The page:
Clipping Polygons n We know how to clip a single line segment n n n Clipping polygons is more complex than clipping the individual lines n n n How about a polygon in 2 D? How about in 3 D? Input: polygon Output: polygon, or nothing When can we trivially accept/reject a polygon as opposed to the line segments that make up the polygon? 23

Why Is Clipping Hard? n n What happens to a triangle during clipping? Possible outcomes: Triangle triangle n Triangle quad Triangle 5 -gon How many sides can a clipped triangle have? 24

Why Is Clipping Hard? n A really tough case: 25

Why Is Clipping Hard? n A really tough case: concave polygon multiple polygons 26

Outline n n Ø n Review Clipping Basics Cohen-Sutherland Line Clipping Polygons Sutherland-Hodgman Clipping Perspective Clipping 27

Sutherland-Hodgman Clipping n Basic idea: n n n Consider each edge of the viewport individually Clip the polygon against the edge equation After doing all planes, the polygon is fully clipped 28

Sutherland-Hodgman Clipping n Basic idea: n n n Consider each edge of the viewport individually Clip the polygon against the edge equation After doing all planes, the polygon is fully clipped 29

Sutherland-Hodgman Clipping n Basic idea: n n n Consider each edge of the viewport individually Clip the polygon against the edge equation After doing all planes, the polygon is fully clipped 30

Sutherland-Hodgman Clipping n Basic idea: n n n Consider each edge of the viewport individually Clip the polygon against the edge equation After doing all planes, the polygon is fully clipped 31

Sutherland-Hodgman Clipping n Basic idea: n n n Consider each edge of the viewport individually Clip the polygon against the edge equation After doing all planes, the polygon is fully clipped 32

Sutherland-Hodgman Clipping n Basic idea: n n n Consider each edge of the viewport individually Clip the polygon against the edge equation After doing all planes, the polygon is fully clipped 33

Sutherland-Hodgman Clipping n Basic idea: n n n Consider each edge of the viewport individually Clip the polygon against the edge equation After doing all planes, the polygon is fully clipped 34

Sutherland-Hodgman Clipping n Basic idea: n n n Consider each edge of the viewport individually Clip the polygon against the edge equation After doing all planes, the polygon is fully clipped 35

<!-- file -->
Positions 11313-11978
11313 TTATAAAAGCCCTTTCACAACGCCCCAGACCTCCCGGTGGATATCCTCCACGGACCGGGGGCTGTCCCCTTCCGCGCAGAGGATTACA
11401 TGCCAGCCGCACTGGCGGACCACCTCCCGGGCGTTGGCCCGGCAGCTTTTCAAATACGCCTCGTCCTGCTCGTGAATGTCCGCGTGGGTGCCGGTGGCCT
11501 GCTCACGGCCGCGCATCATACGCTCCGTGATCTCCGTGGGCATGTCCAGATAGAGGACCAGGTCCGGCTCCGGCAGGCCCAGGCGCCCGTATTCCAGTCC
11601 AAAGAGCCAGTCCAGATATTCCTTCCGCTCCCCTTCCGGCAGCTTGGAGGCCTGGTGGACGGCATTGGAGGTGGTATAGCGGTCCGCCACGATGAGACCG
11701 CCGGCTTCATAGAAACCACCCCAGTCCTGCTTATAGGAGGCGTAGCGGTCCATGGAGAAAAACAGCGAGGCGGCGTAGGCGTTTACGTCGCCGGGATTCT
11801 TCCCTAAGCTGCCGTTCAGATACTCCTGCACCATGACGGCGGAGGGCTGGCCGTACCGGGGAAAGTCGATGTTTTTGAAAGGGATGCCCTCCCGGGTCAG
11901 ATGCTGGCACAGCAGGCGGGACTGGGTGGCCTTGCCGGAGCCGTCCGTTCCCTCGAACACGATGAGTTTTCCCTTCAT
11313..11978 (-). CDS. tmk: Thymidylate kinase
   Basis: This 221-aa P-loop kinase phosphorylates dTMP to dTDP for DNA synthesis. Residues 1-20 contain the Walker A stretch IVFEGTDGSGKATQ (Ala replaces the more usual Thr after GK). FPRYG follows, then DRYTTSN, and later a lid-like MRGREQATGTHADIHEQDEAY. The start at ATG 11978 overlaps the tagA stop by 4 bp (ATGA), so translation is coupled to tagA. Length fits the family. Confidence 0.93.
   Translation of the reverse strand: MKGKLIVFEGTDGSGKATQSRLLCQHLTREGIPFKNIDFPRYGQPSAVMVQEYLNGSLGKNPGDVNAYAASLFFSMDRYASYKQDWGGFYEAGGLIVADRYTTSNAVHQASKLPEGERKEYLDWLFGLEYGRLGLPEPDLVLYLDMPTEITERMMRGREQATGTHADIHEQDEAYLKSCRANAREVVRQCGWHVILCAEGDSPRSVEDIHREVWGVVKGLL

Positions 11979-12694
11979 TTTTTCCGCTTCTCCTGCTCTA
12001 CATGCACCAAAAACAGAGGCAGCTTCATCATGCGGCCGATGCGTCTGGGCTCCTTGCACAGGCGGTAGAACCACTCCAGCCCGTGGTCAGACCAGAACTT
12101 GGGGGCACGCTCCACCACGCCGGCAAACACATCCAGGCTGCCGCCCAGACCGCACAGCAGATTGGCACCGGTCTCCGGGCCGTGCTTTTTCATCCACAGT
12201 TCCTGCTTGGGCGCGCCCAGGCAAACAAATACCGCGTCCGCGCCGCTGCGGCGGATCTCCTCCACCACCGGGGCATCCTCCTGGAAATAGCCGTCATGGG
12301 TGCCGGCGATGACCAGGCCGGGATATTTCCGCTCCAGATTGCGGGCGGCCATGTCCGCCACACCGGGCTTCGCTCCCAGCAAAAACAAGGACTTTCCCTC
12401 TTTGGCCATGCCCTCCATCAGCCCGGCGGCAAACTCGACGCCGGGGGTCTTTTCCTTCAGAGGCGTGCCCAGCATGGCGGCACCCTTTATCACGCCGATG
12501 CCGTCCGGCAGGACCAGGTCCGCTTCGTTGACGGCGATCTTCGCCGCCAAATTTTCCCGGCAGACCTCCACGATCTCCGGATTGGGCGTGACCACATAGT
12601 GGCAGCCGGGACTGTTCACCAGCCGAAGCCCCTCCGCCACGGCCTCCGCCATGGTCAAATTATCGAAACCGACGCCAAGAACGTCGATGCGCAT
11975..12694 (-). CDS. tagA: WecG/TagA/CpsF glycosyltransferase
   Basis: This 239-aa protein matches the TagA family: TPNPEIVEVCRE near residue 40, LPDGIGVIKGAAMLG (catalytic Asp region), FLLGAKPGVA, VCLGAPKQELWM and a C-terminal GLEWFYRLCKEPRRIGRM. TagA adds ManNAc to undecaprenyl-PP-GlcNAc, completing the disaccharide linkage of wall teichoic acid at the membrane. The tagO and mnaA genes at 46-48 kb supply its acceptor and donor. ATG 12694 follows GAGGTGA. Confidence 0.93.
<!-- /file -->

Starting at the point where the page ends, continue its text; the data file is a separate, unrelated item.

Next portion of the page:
Sutherland-Hodgman Clipping n Basic idea: n n n Consider each edge of the viewport individually Clip the polygon against the edge equation After doing all planes, the polygon is fully clipped 36

Sutherland-Hodgman Clipping n Basic idea: n n n Consider each edge of the viewport individually Clip the polygon against the edge equation After doing all planes, the polygon is fully clipped Will this work for non-rectangular clip regions? What would 3 -D clipping involve? 37

Sutherland-Hodgman Clipping n Input/output for algorithm: n n Input: list of polygon vertices in order Output: list of clipped polygon vertices consisting of old vertices (maybe) and new vertices (maybe) Note: this is exactly what we expect from the clipping operation against each edge This algorithm generalizes to 3 -D n Show movie… 38

Sutherland-Hodgman Clipping n n We need to be able to create clipped polygons from the original polygons Sutherland-Hodgman basic routine: n n n Go around polygon one vertex at a time Current vertex has position p Previous vertex had position s, and it has been added to the output if appropriate 39

Sutherland-Hodgman Clipping n Edge from s to p takes one of four cases: (Purple line can be a line or a plane) inside outside inside s p p output s i output p outside p inside p outside s s no output i output p output 40

Sutherland-Hodgman Clipping n Four cases: n s inside plane and p inside plane n n n s inside plane and p outside plane n n n Find intersection point i Add i to output s outside plane and p outside plane n n Add p to output Note: s has already been added Add nothing s outside plane and p inside plane n n Find intersection point i Add i to output, followed by p 41

Point-to-Plane test n A very general test to determine if a point p is “inside” a plane P, defined by q and n: (p - q) • n < 0: (p - q) • n = 0: (p - q) • n > 0: q p inside P p on P p outside P q q n p p P P P n 42

Point-to-Plane Test n Dot product is relatively expensive n n 3 multiplies 5 additions 1 comparison (to 0, in this case) Think about how you might optimize or specialcase this 43